We were proud to share Part One of this story on the University of Washington’s (UW) experience with a brand-new outdoor program. For Part Two, we’re excited to share insights, and highs and lows — though there are mostly highs — that came along with conceptualizing and executing an outdoor program on a campus that did not have one before. Enjoy this interview with one of our associate directors and the program’s founder, Matt Jensen.
Matt Newman (MN): How did you get into the field? What is your background in campus rec and outdoor programming?
Matt Jensen (MJ): I am a product of a university outdoor program. While attending the University of Nebraska Omaha, a friend spotted a flyer for a kayaking class hosted by the Outdoor Venture Center (OVC), and once in the class I was hooked after the first wet exit. I applied for a student job, and for the next four years I worked in every possible area of the OVC that I could from Trip Leader to Climbing Center Student Manager.
After graduating, I interned with Idaho State University’s Outdoor Adventure Center and Cooperative Handicapped Outdoor Group (CWHOG). I floated wild rivers, climbed at the City of Rocks and even became an adaptive water skiing instructor. It was awesome!
I eventually ended up in the Pacific Northwest and accepted the climbing manager position at UW. There was not an outdoor program on campus at the time which seemed so strange to me. In a place like Seattle with amazing access to wild spaces, there wasn’t a formal program to aid students in finding adventure. For the next nine-plus years I worked toward the goal of developing a program.
MN: What did you see as the opportunity at UW to develop an outdoor program from scratch?
MJ: It was clear in the mid-2000s that the creation of an outdoor program wasn’t a department priority. Knowing it was a long game, I dedicated my time to creating a climbing program that was hard to ignore. I would meet with other folks inside and outside our division in hopes I could build a critical mass or just forge partnerships for when the program would finally come to be. I worked with the leadership of outdoor recreation clubs within and outside of the recreation department focusing on the benefits and opportunities more resources could provide. Everyone was so supportive of the concept and of me, but no one had the capacity to push for change.
The origin of UWild Adventures required stars to align at both the administrative and student levels. That moment was in 2015. Our department was under new leadership, and I had the opportunity to apply for a student-managed innovation fund. Without these two things coming together I am not sure the program would have come to fruition.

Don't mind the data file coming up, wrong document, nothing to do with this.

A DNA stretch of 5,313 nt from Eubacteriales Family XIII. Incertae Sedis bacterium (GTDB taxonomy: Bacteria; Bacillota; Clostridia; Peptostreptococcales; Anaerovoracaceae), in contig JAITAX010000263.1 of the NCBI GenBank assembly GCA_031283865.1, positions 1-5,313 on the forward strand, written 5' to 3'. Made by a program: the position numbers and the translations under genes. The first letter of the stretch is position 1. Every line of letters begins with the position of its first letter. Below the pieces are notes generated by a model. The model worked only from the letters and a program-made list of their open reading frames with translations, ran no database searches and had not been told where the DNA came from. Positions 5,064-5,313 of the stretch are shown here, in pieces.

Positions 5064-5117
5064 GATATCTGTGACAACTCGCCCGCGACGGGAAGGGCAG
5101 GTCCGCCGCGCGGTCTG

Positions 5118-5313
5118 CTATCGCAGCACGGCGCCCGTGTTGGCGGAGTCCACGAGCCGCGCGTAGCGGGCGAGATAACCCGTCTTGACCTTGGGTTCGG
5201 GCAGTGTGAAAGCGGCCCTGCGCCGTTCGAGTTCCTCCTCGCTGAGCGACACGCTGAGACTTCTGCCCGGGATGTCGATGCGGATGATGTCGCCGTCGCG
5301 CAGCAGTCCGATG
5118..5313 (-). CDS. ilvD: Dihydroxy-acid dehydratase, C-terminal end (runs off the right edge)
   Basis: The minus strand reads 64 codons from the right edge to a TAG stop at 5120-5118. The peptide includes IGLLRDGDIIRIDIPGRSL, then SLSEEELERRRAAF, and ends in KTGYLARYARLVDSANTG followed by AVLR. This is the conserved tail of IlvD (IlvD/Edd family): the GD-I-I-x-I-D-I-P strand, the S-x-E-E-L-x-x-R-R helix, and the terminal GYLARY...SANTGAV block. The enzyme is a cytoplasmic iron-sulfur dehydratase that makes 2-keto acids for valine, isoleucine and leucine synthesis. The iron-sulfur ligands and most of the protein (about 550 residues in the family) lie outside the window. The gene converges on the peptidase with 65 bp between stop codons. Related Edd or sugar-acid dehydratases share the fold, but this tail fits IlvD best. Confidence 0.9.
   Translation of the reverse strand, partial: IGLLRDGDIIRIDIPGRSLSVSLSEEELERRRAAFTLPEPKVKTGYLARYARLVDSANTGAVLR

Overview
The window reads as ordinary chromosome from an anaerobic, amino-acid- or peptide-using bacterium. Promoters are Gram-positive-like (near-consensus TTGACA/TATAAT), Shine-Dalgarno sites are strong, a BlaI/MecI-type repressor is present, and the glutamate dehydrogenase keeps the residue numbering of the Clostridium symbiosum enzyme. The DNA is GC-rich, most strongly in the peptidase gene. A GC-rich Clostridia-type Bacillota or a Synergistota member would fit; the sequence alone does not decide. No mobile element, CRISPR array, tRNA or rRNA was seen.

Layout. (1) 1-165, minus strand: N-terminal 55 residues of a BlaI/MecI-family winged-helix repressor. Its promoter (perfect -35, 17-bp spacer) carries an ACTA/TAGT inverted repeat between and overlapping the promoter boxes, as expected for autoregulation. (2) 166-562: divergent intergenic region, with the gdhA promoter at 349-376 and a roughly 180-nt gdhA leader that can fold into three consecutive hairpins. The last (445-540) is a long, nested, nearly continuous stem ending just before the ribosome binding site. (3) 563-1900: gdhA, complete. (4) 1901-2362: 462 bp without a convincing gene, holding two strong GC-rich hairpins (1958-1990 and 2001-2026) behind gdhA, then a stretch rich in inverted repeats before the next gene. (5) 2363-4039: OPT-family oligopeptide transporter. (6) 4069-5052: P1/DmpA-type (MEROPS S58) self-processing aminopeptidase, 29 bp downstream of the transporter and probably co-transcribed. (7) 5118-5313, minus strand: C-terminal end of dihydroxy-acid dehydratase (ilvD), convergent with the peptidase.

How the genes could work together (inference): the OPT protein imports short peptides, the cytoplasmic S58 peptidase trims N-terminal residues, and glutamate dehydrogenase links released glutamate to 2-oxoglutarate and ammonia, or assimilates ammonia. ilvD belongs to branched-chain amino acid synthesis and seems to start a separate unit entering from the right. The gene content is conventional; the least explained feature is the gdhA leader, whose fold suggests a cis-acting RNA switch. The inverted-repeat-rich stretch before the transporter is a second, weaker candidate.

MN: What is one specific piece of wisdom you’d pass along to others?
MJ: The biggest lesson learned for me is summed up by the famous Eisenhower quote, “Plans are worthless, but planning is everything.” It was my experience that the more time planning for the desired outcome, the less time was spent with “in the moment” decision-making when things did not go as planned. The less time making decisions on alternative routes to our desired outcome, the more time available for the other tasks. Another way of putting it is to move slow to move fast.
MN: Do you have any lessons learned to share?
MJ: Some other quick hitters include:
1. The massive effort put into developing the backend of a program will likely go unnoticed by the students, and that is the best compliment.
2. Developing a program and developing programming are not always the same. Programs require a lot of external influence which creates a lot of moving targets.
3. Knowing that a process will have moving targets is half the battle. The other half is developing the decision-making process that will enable a program to maneuver quickly. I firmly believe that if all planning processes — program or programming — start with outlining measurable desired outcomes then decisions are made around those outcomes. If the most direct path to that outcome becomes obstructed it will seem easier just to alter the outcome. Do not alter the outcome, but rather build a new pathway around the obstruction.
4. There will be wins and losses when developing or redeveloping a program. However, those losses are opportunities to reimagine. Don’t dwell on so-called failures. Get to work on the next success.
5. Obtaining permits on federal lands is hard, so if possible start somewhere else. We put as much effort into locating state lands as we did attempting to gain access to major destinations on federal lands only to be denied and needing to look elsewhere.
6. Forge a great relationship with your campus’s risk department staff. They will play a role whether you want them to or not, so bring cookies and your A-game.
7. There is no such thing as plug-and-play. What worked at one campus may not at another.